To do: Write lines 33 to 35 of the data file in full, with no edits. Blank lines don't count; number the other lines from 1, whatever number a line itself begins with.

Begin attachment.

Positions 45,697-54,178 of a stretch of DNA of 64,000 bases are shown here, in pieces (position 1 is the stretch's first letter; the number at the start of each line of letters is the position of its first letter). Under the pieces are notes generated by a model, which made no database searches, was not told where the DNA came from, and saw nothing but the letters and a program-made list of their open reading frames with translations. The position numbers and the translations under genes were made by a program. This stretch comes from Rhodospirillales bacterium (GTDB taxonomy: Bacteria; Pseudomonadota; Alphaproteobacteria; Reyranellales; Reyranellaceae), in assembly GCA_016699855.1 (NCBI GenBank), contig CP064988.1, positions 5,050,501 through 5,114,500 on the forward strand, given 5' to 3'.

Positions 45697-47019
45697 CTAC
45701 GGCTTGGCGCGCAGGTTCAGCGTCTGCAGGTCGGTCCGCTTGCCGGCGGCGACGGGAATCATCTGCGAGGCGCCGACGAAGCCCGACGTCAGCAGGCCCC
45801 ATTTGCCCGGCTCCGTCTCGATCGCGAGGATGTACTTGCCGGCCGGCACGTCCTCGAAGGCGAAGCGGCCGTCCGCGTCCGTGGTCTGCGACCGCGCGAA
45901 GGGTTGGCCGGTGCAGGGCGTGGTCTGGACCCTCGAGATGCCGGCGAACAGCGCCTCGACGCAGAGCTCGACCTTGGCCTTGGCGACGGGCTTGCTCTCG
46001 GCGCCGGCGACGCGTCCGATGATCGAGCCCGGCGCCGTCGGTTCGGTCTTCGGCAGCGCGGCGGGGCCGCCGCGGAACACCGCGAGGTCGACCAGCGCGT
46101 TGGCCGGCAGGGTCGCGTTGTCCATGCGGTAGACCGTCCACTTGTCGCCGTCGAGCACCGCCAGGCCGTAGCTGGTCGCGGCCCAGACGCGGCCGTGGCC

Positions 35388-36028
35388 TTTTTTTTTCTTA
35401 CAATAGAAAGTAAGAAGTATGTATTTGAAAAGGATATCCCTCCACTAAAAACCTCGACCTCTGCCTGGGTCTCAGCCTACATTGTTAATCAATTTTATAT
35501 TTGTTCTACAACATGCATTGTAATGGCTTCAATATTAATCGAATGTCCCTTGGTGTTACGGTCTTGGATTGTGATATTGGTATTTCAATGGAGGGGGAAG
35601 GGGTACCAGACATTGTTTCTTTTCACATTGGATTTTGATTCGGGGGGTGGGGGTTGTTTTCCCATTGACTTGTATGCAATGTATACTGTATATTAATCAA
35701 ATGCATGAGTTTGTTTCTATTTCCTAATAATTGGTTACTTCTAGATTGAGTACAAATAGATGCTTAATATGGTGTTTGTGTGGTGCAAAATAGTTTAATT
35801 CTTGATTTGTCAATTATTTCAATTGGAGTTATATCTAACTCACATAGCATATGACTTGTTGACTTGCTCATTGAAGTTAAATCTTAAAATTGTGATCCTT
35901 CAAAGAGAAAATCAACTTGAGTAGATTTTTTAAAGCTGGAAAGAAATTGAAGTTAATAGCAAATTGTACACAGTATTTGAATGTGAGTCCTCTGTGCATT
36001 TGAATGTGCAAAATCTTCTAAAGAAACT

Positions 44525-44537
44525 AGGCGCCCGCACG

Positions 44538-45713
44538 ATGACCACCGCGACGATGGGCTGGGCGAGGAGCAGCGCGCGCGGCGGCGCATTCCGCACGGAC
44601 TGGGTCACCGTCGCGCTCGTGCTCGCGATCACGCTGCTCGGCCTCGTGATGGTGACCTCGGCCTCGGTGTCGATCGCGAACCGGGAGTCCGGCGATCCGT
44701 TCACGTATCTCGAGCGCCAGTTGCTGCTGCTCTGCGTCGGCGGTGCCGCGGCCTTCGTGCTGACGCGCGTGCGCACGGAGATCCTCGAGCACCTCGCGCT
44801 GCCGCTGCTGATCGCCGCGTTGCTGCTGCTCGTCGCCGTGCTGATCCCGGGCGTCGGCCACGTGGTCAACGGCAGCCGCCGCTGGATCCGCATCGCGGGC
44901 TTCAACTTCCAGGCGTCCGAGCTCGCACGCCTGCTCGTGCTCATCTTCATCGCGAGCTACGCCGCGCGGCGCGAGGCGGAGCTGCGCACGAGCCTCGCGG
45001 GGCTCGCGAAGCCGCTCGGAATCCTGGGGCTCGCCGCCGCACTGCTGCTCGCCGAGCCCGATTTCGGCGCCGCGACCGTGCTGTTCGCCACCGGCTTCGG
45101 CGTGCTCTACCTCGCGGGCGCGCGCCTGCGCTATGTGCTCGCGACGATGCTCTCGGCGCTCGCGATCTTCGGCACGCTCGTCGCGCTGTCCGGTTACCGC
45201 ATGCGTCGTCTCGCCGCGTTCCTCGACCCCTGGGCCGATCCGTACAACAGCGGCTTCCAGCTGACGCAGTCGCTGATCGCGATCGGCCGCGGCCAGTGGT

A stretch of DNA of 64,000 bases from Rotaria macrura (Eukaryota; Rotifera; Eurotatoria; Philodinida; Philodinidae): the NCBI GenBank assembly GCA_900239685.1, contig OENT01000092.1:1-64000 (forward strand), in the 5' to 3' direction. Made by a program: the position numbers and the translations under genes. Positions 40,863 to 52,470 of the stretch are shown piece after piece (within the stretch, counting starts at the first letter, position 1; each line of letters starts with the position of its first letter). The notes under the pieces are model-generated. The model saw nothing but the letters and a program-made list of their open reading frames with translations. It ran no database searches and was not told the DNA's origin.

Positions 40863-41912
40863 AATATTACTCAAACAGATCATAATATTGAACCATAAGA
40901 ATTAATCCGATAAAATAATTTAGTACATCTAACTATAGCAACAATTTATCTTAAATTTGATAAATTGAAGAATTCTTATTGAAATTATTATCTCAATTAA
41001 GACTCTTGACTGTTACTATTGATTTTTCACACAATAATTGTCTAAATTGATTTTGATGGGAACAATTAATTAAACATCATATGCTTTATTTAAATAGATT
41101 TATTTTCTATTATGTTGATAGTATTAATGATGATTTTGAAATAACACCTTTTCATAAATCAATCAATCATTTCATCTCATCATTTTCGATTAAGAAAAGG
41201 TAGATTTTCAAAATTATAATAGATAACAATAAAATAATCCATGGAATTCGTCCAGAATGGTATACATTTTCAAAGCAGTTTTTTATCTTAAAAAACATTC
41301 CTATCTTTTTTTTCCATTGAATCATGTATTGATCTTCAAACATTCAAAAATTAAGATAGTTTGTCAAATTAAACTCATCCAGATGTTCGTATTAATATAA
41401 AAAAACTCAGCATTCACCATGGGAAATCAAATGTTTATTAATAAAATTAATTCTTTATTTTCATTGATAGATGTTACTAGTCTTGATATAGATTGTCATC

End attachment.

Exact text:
41001 GACTCTTGACTGTTACTATTGATTTTTCACACAATAATTGTCTAAATTGATTTTGATGGGAACAATTAATTAAACATCATATGCTTTATTTAAATAGATT
41101 TATTTTCTATTATGTTGATAGTATTAATGATGATTTTGAAATAACACCTTTTCATAAATCAATCAATCATTTCATCTCATCATTTTCGATTAAGAAAAGG
41201 TAGATTTTCAAAATTATAATAGATAACAATAAAATAATCCATGGAATTCGTCCAGAATGGTATACATTTTCAAAGCAGTTTTTTATCTTAAAAAACATTC